Most of the hockey world has been wowing over the Frontenacs star forward Shane Wright who is expected to be selected first overall in the 2022 NHL Entry Draft.
However, an overage OHL rookie from North Bay has been stealing some of Wright's spotlight in Kingston this year.
"It is good to have the touted number one overall draft pick on the same team as you because there is lots of interest around him so the scouts are going to be there at every game," said Edmonds.
"Being a player on the same team as him by default you are going to get lots of exposure so I think it is definitely beneficial in that sense."
But Lucas Edmonds, not Shane Wright, leads the Frontenacs in scoring. In fact, they don't even play together except on the power play.
In 26 games, Edmonds has racked up 17 goals 35 assists totaling 52 points and sits in fifth in OHL scoring. He has a number of games in hand on the players in front of him due to COVID-19.
But to say his journey to the Ontario Hockey League has been typical, would certainly be an understatement.
From 2016 to 2020, Edmonds navigated a route that took him overseas to Sweden where he played U16, U19, and even some pro games with Karlstrona HK.
Edmonds, who has a Canadian and Swedish passport, was drafted in the 7th round of the 2017 OHL Priority Selection by the Kingston Frontenacs.
They offered him a chance to return to the OHL in 2020-21 in hopes of playing before the season ended up being cancelled.
"Last season I was fortunate enough to play, as I was playing in the pro leagues over in Sweden as they were not shut down which is nice," said Edmonds.
"However, the team I was on originally, I did not get to play a lot - there were some games where I was a scratch and whatnot. So when I felt Kingston asked me if I wanted to come and play for them for the shortened season that they were planning on having, I felt like it was a good decision because I had not played as much as I would have liked so I felt that would have been a good opportunity along with extending my season.
"Unfortunately, the season did not happen but I guess it gave me more time to develop my strength and my game but now that has been paying off starting this season."
The 5'11", 183 pound forward feels the transition to the big ice from Europe back to North America has been an easy one. He believes his playing style is better for the NHL size ice pads.
"Over here you can shoot the puck from anywhere and it has a decent chance of going in so I think that is definitely one of the positives of the smaller ice," said Edmonds, who played most of his minor hockey in the Greater Toronto Hockey League (GTHL).
Lucas, the son of longtime junior and pro hockey coach Randy Edmonds, believes his father helped steer him in the right direction when it came to hockey.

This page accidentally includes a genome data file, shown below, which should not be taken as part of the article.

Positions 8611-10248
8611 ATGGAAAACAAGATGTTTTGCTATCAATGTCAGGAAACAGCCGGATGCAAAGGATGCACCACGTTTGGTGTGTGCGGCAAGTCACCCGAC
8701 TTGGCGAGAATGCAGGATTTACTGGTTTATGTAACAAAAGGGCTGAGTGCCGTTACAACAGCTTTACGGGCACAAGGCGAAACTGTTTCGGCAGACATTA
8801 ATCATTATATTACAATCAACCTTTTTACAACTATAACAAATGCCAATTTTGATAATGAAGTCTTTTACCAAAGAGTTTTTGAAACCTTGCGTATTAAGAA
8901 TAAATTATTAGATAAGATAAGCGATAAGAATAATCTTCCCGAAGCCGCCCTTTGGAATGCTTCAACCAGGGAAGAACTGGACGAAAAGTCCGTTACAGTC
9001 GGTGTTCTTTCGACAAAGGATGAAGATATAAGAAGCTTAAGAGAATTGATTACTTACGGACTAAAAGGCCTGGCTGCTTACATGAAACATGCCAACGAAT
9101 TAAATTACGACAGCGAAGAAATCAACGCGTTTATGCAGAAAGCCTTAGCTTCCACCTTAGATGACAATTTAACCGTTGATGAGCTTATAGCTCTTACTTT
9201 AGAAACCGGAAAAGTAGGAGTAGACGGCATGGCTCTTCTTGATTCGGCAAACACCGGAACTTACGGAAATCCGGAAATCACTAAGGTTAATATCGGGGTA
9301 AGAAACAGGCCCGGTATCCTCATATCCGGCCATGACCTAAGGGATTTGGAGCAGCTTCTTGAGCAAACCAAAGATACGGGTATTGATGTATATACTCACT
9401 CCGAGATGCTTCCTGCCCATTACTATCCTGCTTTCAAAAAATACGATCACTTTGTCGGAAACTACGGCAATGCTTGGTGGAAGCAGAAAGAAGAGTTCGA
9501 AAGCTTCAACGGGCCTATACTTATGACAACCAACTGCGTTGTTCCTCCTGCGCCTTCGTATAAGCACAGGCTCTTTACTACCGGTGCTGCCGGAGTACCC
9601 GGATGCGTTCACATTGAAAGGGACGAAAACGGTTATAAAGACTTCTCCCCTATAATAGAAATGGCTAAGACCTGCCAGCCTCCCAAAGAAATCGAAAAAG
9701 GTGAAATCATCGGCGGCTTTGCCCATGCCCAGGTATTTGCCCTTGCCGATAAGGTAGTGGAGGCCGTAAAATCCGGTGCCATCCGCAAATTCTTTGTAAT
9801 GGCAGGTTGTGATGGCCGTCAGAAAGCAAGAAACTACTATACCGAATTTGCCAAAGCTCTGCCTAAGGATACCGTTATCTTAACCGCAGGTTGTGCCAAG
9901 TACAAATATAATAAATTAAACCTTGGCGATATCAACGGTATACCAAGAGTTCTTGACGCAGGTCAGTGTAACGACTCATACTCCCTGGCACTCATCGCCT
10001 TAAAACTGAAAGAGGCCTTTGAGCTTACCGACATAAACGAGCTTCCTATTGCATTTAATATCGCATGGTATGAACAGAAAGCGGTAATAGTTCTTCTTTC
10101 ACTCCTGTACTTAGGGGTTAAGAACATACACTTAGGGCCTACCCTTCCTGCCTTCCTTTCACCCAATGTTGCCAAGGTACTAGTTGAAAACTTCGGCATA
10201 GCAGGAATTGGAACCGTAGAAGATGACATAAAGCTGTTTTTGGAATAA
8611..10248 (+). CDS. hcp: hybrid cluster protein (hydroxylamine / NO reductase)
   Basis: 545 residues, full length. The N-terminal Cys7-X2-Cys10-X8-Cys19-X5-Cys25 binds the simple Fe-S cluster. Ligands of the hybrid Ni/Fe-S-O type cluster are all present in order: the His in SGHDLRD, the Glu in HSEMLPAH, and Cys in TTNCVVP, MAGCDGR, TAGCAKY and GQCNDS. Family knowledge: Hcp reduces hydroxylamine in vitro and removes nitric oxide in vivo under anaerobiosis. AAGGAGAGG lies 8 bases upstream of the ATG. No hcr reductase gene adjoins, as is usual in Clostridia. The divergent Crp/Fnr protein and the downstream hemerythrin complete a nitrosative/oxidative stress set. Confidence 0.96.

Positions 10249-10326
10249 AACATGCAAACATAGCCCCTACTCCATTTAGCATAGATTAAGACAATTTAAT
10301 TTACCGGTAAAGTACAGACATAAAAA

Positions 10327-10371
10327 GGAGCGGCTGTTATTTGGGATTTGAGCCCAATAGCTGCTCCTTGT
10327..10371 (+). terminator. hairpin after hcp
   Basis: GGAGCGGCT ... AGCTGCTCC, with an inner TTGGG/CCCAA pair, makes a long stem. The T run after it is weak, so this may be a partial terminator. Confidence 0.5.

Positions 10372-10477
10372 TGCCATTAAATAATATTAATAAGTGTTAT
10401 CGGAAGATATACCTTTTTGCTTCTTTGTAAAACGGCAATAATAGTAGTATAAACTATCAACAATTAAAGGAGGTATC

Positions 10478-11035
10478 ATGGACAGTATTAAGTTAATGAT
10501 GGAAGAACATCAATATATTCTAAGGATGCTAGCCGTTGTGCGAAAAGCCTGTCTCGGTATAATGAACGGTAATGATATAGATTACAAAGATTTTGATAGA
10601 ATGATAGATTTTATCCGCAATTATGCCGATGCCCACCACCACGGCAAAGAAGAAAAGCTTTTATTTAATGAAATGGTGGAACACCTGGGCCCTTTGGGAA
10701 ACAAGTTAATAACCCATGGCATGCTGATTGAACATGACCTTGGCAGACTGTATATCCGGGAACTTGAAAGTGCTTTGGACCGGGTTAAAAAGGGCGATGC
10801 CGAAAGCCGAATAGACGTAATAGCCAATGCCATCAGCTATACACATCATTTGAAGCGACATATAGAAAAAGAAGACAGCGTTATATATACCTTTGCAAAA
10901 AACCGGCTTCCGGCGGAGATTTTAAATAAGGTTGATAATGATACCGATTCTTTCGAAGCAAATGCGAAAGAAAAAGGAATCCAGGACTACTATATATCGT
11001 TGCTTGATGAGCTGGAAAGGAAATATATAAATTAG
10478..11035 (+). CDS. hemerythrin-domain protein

"My dad has definitely been a major asset for me," admitted Lucas, whose mother Pia met Randy when he was coaching overseas.
"I am fairly certain I would not be in this position without all of his help and all of his guidance. I am obviously very grateful to have a knowledgeable and experienced person always in my corner, always rooting for me."
But Lucas admits it was not easy.
"There are pros and cons to it because the pros are he helps me out a ton but the cons may be that if I don't have a good game he will definitely let me know," he said.
"It is not the best hearing that you are not playing great but it is definitely the tough love that I need. He does not sugarcoat anything so if he were not to do that obviously I would not be where I am today because he always wants me to be at my best but he is always rooting for me. He would not be hard on me if he did not believe in me. So I am grateful to have someone like him in my corner."
By the numbers
Edmonds is putting up points on a pace that has not been seen in a long time for a North Bay product. The last local forward to put up big totals like this in major junior would be Matt Marquardt in 2006-2007 when he netted 41 goals and 20 assists for 70 points with the Moncton Wildcats of the QMJHL. Before that Powassan's Tyler Rennette had 30 goals and 37 assists for 67 points with the Erie Otters and Darren Turcotte recorded 30 goals and 48 assists for 78 points in 1986-87 with the North Bay Centennials.
Most recently, Brady Lyle, a defenceman, had 65 points in 62 games in 2019-20 with the Owen Sound Attack prior to the first COVID-19 season cancellation.
With Edmonds on pace for hitting the century mark in points, he hopes scouts continue to keep an eye on him as - despite being 20 - he is actually eligible to be drafted this summer at the 2022 NHL Entry Draft scheduled for Montreal.
"It is definitely unusual but is not something I try to think about too much because obviously, my focus has been on this season, just playing well and helping my team win," said Edmonds.
"At the end of the season, hopefully, I have a good year and if a team wants to draft me great but if not, I am not going to be too disappointed. I am just going to keep my head down and keep working as hard as I can. I will worry about the NHL draft after this season."
Although Edmonds has not played minor hockey in North Bay since he was 11, he has always called North Bay home.
He is very excited about traveling to North Bay and playing a game at Memorial Gardens. Kingston is scheduled to play the Battalion at North Bay Memorial Gardens on February 6. He's hoping by then his team will be allowed to play in front of friends and family.
"It has certainly been a long time but it is definitely a date that I have marked on my calendar for sure so, I have obviously told a lot of my friends so they are certainly excited to be able to watch me play," he admitted.
"It will be a special night for me playing in my hometown for the first time in ages so it is something I am looking forward to so it will be fun."